A business model that ensures locals are involved in providing and maintaining renewable energy systems

What use do solar panels have when there’s no grid to connect them to? A Flemish non-profit has come up with small kiosks that could provide the solution to Africa’s growing energy needs. Senne Starckx describes latest developments on the Flanders Today website.

 

Energy unplugged: Solar kiosk powers remote African communities

Power to go

Ten years ago, Bert Bernolet travelled to a remote village in Togo, one of the poorest countries in Africa, to install a solar panel in a local hospital. The panel proved a great success; it was just what the community needed.

When the 25-year-old engineer from West Flanders realised what a difference such a small contribution could make, he launched the non-profit organisation Solar Zonder Grenzen (Solar Without Borders).

With the help of a supportive personal network and two local solar panel companies for which he used to work, the young engineer came up with a start-up budget and a few thousand solar cells.

Initially, Bernolet and his team of volunteers would just sent containers of solar panels, water boilers and other items to developing countries like Togo, Burkina Faso, Kenya, Guatemala, Tajikistan and Mongolia.

“But things need repaired, and without spare parts or experts who can perform maintenance, these projects had no future,” he says. “So we had to work out a longer-term strategy, including a business model that ensured that the local population would also be actively involved in the projects.”

Power to the people

That’s when Solar Zonder Grenzen stopped merely shipping goods and started merging development aid with sustainability. The fruit of that marriage is the solar (or energy) kiosk.

Today the non-profit can boast of having built no less than 180 of these small, decentralised solar plants that deliver electricity to more than 40,000 people, mainly in Togo and Benin. A solar kiosk uses photovoltaic (PV) panels on its roof to turn sunlight into electricity.

Ideally, the kiosks are installed in rural areas that lack access to an electrical grid; villagers visit the kiosk to recharge their devices, such as lamps, phones and batteries.

“We gave away the first solar panels,” Bernolet says. “But that didn’t turn out to be a good strategy, because they didn’t earmark funds to maintain the system. So instead, we decided to train locals in running small businesses that manage the use and maintenance of the solar kiosks.”

The kiosk has met with a warm welcome and has become more popular than some other initiatives that aim to deliver reliable power and light to remote communities in Africa. So Bernolet’s organisation recently announced a new innovation.

Together with Ingenium, the engineering office in Bruges, he has recently developed the “smart kiosk”. Now, when local people want to buy electricity, they only have to send a text message; no need for cash.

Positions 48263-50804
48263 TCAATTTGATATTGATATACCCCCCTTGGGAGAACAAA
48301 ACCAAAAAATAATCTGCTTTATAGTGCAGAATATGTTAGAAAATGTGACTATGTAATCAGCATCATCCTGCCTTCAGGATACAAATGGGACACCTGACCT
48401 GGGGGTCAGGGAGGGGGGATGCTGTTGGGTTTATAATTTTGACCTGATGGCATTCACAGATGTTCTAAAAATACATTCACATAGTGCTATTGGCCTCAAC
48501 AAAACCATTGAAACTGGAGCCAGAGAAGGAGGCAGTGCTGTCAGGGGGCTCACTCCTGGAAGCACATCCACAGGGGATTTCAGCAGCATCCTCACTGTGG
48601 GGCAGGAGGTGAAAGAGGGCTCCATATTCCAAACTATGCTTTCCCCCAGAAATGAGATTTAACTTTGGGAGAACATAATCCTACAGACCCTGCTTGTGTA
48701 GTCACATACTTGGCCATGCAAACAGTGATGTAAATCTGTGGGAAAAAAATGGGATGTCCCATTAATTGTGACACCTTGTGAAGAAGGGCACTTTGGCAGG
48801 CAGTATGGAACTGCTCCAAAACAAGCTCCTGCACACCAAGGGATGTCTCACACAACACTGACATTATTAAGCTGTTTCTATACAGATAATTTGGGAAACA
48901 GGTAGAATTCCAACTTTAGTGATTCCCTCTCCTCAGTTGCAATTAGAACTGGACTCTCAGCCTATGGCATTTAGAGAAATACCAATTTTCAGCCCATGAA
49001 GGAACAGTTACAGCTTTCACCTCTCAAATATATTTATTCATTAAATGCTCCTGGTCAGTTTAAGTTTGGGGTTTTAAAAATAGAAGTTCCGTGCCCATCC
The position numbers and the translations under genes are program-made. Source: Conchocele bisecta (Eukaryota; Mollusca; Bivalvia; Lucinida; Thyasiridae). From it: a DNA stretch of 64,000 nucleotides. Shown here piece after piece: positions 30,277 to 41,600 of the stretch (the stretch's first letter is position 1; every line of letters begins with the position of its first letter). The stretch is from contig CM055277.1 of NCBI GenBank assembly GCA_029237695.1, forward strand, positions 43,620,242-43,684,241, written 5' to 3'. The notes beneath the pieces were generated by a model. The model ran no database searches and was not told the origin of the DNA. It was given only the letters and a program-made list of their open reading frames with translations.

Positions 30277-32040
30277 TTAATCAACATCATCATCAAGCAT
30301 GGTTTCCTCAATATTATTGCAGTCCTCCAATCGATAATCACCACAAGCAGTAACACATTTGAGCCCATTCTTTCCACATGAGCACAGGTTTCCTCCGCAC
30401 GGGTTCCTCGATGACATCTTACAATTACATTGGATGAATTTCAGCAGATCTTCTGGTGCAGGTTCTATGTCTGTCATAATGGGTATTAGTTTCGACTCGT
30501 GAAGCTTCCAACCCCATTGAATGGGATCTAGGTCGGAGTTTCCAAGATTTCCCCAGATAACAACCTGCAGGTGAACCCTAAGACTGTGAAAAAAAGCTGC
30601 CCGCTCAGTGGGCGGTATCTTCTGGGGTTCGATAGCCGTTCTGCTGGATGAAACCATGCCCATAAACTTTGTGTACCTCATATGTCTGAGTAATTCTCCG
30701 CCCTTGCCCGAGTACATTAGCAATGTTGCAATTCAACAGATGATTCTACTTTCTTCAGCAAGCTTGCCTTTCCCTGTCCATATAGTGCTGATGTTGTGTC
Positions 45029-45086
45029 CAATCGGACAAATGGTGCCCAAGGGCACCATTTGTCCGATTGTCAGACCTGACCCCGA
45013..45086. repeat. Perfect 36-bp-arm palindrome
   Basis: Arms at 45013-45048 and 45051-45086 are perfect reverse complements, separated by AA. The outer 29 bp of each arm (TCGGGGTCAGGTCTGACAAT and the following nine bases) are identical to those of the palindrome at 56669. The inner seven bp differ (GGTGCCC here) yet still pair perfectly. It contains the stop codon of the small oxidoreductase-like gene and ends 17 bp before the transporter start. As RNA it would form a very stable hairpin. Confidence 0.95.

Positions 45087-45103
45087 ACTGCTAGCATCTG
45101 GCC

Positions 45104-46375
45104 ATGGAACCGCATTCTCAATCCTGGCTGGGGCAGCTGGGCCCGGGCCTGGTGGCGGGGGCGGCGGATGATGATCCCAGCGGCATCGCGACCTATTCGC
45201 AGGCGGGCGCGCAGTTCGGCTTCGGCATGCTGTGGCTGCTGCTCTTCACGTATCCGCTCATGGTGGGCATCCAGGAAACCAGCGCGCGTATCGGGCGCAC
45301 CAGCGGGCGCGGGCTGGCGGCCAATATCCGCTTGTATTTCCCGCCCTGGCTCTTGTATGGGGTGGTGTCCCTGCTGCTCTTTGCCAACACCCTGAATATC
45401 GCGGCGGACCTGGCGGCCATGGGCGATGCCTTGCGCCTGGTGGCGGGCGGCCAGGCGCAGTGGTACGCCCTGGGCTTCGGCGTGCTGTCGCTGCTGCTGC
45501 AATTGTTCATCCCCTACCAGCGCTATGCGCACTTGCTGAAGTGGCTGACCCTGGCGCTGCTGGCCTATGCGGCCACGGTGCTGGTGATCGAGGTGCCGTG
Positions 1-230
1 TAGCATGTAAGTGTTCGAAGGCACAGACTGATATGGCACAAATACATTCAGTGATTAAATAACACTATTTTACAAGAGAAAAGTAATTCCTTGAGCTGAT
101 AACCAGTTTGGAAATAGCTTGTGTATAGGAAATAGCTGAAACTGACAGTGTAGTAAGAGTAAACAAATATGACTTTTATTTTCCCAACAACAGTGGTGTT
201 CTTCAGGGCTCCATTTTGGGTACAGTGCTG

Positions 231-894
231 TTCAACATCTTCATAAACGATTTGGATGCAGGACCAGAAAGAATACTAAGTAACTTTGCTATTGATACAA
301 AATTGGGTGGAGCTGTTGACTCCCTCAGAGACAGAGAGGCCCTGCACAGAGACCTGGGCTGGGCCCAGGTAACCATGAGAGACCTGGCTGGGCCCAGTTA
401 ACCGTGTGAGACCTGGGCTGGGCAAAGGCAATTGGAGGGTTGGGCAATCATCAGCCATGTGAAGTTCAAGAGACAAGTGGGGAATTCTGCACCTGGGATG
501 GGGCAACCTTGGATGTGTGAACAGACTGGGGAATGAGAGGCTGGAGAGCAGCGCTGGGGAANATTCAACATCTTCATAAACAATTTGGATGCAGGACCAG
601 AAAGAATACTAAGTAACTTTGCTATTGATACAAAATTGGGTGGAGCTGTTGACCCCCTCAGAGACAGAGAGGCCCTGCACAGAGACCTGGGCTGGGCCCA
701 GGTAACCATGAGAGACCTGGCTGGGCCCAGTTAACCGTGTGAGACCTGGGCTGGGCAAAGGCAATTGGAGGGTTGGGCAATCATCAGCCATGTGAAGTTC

To attract investors and co-ordinate the new project, Bernolet founded the company Energy Kiosks. In Togo – where the whole story began a decade ago – the co-operative works with a subsidiary company Solergie.

Solergie produces its own solar panels, rechargeable lamps and electrical controls, and sells them at cost price; it makes profit from recharging them. This makes the equipment affordable to most people in the village.

Knowledge is power

“We want to transfer knowledge,” says Bernolet. “Installing one solar panel on the roof of a school is certainly nice, but you contribute more if you teach the local people to produce their own solar lamps. And it’s easier than it seems – you can learn all this in less than two weeks.”

The lack of reliable and easily-accessible electrical grids hinders growth in many African countries – especially in remote regions. So why not focus on building a “mini grid” around the solar kiosk?

“We’re working on this,” says Bernolet. “We have already seen that people in Togo and Benin are extending wires from the kiosk to their homes. So we know there’s a need for that.”

Bernolet’s work in Africa and elsewhere has caught the attention of fellow entrepreneurs in Flanders. This year alone, he became the recipient of the West Flemish Young Entrepreneur of the Year award and had received a substantial financial injection from a group of Flemish investors, the Business Angels Network (Ban Vlaanderen).

“Energy Kiosks is both a unique investment opportunity and a display of how risk capital and entrepreneurship can ensure employment, welfare and wealth in developing regions,” said Reginald Vossen, the general director of Ban Vlaanderen.

Not everything that Bernolet does is aimed at the impoverished communities of the developing South. In Flanders, Solar Zonder Grenzen rents mobile cocktail bars, called Bar Solar, which depend entirely on sun-powered batteries.

So while the kiosks bring basic comfort to rural communities in Africa, the bars can power up a party in even the most remote back gardens in Flanders.

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